Water Or Not?

buglady

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I have a debatable question. I live in the North of Mozambique; any wild tortoise would probably not have water available for most of the year. But i read a thread claiming that tortoises need to be soaked every day?????
Im worried that they're dehydrated but i want their homes to be as close to the wild as possible. Any suggestions?
 

Ben02

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I have a debatable question. I live in the North of Mozambique; any wild tortoise would probably not have water available for most of the year. But i read a thread claiming that tortoises need to be soaked every day?????
Im worried that they're dehydrated but i want their homes to be as close to the wild as possible. Any suggestions?
Adults don’t need to be soaked daily.
 

Toddrickfl1

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I have a debatable question. I live in the North of Mozambique; any wild tortoise would probably not have water available for most of the year. But i read a thread claiming that tortoises need to be soaked every day?????
Im worried that they're dehydrated but i want their homes to be as close to the wild as possible. Any suggestions?
They definitely need water. They might not have water in the wild, but more 95% percent of hatchlings in the wild will die before reaching adulthood though. I'm trying to give my guy better odds than that in captivity.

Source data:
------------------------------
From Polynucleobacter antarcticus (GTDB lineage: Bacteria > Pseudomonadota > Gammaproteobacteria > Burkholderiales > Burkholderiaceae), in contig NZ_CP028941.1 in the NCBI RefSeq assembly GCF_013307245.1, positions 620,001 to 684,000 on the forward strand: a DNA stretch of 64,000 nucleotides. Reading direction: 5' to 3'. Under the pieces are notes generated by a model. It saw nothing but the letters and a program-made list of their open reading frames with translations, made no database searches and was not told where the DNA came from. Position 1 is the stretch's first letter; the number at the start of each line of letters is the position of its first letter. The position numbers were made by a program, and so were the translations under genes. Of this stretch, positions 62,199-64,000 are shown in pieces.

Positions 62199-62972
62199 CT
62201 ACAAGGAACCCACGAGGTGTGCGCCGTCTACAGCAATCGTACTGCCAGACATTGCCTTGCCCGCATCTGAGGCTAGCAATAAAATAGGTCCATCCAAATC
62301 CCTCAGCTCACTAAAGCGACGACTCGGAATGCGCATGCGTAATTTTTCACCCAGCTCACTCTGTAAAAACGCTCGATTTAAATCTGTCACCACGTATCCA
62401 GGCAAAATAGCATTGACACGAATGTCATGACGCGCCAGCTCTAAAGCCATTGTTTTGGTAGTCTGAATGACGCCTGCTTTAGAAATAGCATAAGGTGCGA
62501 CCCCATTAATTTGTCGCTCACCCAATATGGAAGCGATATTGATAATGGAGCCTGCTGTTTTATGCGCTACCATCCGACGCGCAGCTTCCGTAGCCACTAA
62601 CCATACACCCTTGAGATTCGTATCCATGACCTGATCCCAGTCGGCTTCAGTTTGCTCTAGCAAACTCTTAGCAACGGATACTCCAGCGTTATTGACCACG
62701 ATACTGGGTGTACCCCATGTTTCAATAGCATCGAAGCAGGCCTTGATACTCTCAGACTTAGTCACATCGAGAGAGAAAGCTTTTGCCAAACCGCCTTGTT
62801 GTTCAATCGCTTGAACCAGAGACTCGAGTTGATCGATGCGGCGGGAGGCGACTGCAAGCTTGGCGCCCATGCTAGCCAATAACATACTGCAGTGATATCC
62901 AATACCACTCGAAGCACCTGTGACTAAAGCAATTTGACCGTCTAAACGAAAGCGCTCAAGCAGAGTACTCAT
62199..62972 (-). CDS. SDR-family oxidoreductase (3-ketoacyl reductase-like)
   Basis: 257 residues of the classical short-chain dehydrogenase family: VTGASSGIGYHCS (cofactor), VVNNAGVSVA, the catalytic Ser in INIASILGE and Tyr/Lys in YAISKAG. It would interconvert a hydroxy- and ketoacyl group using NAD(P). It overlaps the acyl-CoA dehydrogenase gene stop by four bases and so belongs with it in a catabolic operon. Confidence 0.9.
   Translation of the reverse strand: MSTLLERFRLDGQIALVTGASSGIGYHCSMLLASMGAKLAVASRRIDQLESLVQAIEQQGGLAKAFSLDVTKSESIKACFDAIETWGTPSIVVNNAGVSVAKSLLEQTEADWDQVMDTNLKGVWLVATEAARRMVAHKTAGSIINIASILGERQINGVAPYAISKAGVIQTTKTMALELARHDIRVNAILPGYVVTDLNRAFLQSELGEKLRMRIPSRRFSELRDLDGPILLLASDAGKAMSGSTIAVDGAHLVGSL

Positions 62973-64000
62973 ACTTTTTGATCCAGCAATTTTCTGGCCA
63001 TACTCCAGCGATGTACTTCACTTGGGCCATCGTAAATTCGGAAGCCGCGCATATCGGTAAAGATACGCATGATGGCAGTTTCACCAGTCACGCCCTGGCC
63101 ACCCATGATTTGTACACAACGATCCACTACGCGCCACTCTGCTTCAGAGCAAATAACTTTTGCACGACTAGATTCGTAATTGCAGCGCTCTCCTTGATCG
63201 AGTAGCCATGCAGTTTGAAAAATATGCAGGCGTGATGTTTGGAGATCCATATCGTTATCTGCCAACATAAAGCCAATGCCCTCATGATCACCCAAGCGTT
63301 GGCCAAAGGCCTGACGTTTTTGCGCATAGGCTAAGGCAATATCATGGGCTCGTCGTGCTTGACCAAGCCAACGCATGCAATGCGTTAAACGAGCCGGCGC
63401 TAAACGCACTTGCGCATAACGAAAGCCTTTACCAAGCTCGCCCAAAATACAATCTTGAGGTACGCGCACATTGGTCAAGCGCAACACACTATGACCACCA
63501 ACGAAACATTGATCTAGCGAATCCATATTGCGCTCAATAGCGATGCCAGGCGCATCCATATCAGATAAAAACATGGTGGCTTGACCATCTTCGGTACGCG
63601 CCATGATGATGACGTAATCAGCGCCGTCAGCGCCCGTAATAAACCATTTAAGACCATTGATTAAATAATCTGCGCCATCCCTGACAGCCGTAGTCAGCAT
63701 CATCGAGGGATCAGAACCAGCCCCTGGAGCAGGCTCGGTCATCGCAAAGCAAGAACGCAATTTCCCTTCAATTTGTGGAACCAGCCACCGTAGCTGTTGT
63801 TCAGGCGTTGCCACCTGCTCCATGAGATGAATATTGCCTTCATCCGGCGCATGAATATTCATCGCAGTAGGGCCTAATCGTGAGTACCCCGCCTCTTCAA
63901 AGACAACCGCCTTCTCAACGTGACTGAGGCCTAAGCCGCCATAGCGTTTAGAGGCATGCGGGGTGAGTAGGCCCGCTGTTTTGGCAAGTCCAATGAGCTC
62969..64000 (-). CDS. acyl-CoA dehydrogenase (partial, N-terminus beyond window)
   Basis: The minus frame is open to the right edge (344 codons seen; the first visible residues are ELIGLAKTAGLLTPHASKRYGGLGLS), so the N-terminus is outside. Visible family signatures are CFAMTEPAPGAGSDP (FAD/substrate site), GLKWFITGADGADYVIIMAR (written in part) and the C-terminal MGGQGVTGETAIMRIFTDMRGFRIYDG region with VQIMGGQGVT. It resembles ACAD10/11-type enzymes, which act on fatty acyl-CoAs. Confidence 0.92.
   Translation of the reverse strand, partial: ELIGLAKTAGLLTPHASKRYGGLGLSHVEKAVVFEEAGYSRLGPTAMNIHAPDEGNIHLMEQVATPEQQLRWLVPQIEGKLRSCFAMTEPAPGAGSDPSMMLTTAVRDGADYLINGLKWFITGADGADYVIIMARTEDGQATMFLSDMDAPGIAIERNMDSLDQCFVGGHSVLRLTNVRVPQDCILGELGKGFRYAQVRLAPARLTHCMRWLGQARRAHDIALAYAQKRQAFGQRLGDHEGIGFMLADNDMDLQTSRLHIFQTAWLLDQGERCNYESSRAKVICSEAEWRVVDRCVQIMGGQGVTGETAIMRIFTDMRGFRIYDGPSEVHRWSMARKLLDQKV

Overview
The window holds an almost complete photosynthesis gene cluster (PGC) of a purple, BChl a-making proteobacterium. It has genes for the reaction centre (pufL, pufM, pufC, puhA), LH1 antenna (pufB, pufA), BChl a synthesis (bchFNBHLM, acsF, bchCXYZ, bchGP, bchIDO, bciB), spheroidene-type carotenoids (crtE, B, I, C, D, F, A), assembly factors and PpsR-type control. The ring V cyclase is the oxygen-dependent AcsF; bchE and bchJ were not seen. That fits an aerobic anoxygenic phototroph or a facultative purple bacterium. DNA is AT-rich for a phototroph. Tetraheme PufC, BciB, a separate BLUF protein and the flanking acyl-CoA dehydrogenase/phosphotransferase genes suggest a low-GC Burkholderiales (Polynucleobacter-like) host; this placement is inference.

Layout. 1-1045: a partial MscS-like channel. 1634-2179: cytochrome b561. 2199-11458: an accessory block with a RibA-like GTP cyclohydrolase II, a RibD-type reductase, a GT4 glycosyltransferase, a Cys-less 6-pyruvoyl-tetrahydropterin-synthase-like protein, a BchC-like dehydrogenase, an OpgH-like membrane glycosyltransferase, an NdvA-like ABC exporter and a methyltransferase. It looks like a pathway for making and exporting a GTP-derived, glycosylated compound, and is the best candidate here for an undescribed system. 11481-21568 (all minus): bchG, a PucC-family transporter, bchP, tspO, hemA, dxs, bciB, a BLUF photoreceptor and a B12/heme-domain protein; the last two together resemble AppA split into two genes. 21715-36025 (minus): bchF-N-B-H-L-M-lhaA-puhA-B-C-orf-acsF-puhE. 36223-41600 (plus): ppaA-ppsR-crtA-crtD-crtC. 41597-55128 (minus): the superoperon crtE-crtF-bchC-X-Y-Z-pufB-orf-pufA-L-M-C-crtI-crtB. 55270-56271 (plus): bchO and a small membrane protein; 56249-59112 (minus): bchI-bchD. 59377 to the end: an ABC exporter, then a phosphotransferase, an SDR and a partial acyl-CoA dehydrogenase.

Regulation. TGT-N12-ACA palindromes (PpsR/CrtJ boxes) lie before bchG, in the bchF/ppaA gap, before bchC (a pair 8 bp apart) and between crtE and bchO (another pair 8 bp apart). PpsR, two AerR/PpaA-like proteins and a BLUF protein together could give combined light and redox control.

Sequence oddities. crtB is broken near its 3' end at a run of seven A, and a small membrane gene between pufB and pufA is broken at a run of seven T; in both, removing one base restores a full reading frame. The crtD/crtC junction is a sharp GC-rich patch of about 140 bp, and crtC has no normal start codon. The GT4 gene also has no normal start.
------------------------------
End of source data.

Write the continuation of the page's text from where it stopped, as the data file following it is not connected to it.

Yvonne G

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Once they're big enough to be moved outside I no longer soak them, but they have a large waterer in their yard.
 

Tom

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I have a debatable question. I live in the North of Mozambique; any wild tortoise would probably not have water available for most of the year. But i read a thread claiming that tortoises need to be soaked every day?????
Im worried that they're dehydrated but i want their homes to be as close to the wild as possible. Any suggestions?
Tortoises in the wild have ways of managing water retention and ways of finding and conserving water that a tortoise in a captive environment do not.

Also, wild tortoises might be able to survive long periods of drought, but that doesn't mean it is good for them or optimal. I've seen numbers from different studies that indicate somewhere between 300 and 1000 babies die for everyone that makes it to maturity. Dehydration is one reason why some of them don't make it.

Babies of all species should be soaked daily. Survival rates are greatly increased by this practice. Adults do not need to be soaked all that often, but drinking water should always be available. I don't want my pet tortoise to merely survive. I want them to thrive. Keeping them well hydrated is one element of my "thrive" strategy.
 

TammyJ

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Tortoises in the wild have ways of managing water retention and ways of finding and conserving water that a tortoise in a captive environment do not.